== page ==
TEHRAN, Iran — The Iranian tycoons Babak Zanjani and Reza Zarrab are now both finding themselves in dire straits. Zanjani, one of the most well-known magnates in Iran, has been sentenced to death for allegedly not paying back money owed to the Oil Ministry from oil exports he arranged under the sanctions era. Zarrab, an Iranian-born businessman who only years ago was exonerated of alleged bribery, corruption and being involved in a smuggling racket that involved several Turkish Cabinet members, is now in detention in the United States under money laundering charges, among other allegations. He was arrested in Florida on March 19 over an indictment filed in federal court in Manhattan.
In an exclusive interview with Al-Monitor, Amir Abbas Soltani, an Iranian lawmaker and a member of the parliamentary committee tasked with pursuing the Zanjani case, claims Zarrab traveled to the United States on purpose in order to get caught. Soltani said, “There is no difference between Zarrab and Zanjani. Plus, Zarrab is an important person, the key figure to this [Zanjani] corruption case.”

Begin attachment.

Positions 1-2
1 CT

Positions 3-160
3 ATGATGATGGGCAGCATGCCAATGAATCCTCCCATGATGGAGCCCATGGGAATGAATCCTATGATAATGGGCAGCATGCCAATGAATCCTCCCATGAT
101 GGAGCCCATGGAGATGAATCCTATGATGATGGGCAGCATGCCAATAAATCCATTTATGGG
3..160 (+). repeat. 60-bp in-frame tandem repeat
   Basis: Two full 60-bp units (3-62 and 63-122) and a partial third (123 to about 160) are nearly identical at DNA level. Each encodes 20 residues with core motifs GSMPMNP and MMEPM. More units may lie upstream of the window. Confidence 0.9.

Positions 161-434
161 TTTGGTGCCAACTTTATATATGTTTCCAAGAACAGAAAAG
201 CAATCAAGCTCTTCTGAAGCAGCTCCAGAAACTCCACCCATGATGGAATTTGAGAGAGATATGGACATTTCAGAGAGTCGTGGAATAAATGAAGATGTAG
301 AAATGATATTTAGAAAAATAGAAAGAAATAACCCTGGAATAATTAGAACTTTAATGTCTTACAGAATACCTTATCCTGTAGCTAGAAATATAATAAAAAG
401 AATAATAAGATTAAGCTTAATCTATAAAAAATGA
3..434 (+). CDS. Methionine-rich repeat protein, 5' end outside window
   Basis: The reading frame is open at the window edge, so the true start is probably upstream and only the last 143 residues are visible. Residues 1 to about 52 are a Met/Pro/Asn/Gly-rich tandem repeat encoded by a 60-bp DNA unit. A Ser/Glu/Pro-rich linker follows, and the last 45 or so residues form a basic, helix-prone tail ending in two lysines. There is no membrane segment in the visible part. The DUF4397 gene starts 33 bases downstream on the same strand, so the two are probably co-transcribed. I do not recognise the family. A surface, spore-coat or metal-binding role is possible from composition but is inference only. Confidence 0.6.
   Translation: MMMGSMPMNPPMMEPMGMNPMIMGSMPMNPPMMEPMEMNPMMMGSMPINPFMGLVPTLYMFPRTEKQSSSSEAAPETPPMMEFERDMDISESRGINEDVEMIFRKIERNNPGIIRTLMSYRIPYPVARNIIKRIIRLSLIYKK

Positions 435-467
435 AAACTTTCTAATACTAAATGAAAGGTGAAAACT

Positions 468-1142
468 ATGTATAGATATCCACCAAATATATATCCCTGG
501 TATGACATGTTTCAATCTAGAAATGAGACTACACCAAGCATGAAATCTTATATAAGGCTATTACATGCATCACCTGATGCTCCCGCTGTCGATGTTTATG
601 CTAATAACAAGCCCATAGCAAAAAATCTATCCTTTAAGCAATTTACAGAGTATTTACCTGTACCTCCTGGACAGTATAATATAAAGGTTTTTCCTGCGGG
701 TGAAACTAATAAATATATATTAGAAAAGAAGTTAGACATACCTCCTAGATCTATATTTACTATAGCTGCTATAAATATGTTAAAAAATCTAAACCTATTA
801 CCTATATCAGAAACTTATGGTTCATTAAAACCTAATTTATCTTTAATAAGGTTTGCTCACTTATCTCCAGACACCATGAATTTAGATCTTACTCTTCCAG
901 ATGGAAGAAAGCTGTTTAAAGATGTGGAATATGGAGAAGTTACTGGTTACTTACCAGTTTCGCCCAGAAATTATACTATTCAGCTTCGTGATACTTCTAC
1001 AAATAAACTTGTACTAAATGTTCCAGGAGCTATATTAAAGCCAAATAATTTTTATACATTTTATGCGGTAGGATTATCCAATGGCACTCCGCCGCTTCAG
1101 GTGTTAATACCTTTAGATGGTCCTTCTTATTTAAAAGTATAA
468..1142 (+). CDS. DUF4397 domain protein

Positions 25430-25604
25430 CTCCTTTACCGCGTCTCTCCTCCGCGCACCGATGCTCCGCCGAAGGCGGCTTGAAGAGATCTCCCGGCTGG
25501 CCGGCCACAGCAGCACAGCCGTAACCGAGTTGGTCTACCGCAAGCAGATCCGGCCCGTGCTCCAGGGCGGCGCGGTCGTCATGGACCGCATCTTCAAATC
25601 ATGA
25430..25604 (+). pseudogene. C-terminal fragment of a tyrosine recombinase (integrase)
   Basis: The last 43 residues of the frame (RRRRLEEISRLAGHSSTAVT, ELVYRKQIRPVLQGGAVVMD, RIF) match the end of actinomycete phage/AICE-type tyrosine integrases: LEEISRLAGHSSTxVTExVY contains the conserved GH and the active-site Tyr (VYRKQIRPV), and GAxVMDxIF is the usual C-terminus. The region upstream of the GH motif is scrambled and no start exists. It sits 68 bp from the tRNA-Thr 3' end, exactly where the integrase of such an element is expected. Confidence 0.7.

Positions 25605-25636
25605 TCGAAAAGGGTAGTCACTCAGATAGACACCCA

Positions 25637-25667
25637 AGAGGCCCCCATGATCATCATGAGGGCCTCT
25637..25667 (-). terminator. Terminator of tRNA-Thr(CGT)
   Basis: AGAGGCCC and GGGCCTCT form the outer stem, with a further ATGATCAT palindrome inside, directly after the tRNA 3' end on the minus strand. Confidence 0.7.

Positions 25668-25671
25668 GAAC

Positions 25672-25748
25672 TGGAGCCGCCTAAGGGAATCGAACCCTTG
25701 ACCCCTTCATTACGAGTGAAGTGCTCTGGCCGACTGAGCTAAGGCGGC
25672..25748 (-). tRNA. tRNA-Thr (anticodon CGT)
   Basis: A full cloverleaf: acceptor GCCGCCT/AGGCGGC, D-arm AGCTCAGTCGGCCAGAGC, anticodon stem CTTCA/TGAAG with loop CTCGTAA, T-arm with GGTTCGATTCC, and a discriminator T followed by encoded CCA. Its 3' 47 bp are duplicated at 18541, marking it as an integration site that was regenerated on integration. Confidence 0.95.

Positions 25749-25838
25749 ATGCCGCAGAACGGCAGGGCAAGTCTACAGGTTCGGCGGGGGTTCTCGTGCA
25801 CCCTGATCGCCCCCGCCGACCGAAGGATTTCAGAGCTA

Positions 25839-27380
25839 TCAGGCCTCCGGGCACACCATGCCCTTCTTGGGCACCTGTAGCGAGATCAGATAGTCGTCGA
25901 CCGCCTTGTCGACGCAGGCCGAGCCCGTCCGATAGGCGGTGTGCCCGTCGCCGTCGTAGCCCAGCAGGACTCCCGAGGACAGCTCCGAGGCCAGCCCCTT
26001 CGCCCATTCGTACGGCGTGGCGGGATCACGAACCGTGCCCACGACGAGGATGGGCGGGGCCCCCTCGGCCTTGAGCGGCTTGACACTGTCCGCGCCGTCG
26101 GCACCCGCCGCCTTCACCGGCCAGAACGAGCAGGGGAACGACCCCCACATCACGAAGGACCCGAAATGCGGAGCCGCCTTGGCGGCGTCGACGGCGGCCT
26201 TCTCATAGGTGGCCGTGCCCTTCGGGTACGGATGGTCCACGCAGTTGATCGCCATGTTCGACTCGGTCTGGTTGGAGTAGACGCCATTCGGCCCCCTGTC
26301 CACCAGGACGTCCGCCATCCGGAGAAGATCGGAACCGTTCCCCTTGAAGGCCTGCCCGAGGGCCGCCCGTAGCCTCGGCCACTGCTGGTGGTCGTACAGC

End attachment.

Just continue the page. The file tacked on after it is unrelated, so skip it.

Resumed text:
“Zarrab intentionally visited the US and surrendered himself based on a premeditated plan. Following Zanjani’s case in Iran, he sensed a lurking threat awaiting him. He thought he would be captured by Iranian officials if he stayed in Turkey,” Soltani told Al-Monitor.
Soltani added, “Zarrab sought a safe haven by going to the United States. Our judiciary officials were pursuing his case. The situation in Turkey wasn’t good for him as Tehran and Ankara’s relationship improved. If he were found guilty by Iran’s judiciary, based on our agreements with Turkey, he would have had to be extradited to Tehran.”
According to Soltani, “Zarrab knew that there is no extradition agreement between Iran and the US. That is why he decided to go to the United States. He is waiting to see when it will all blow over to and what will happen to Zanjani. If he [Zanjani] gets executed, Zarrab can deny a lot of the facts after Zanjani’s death.”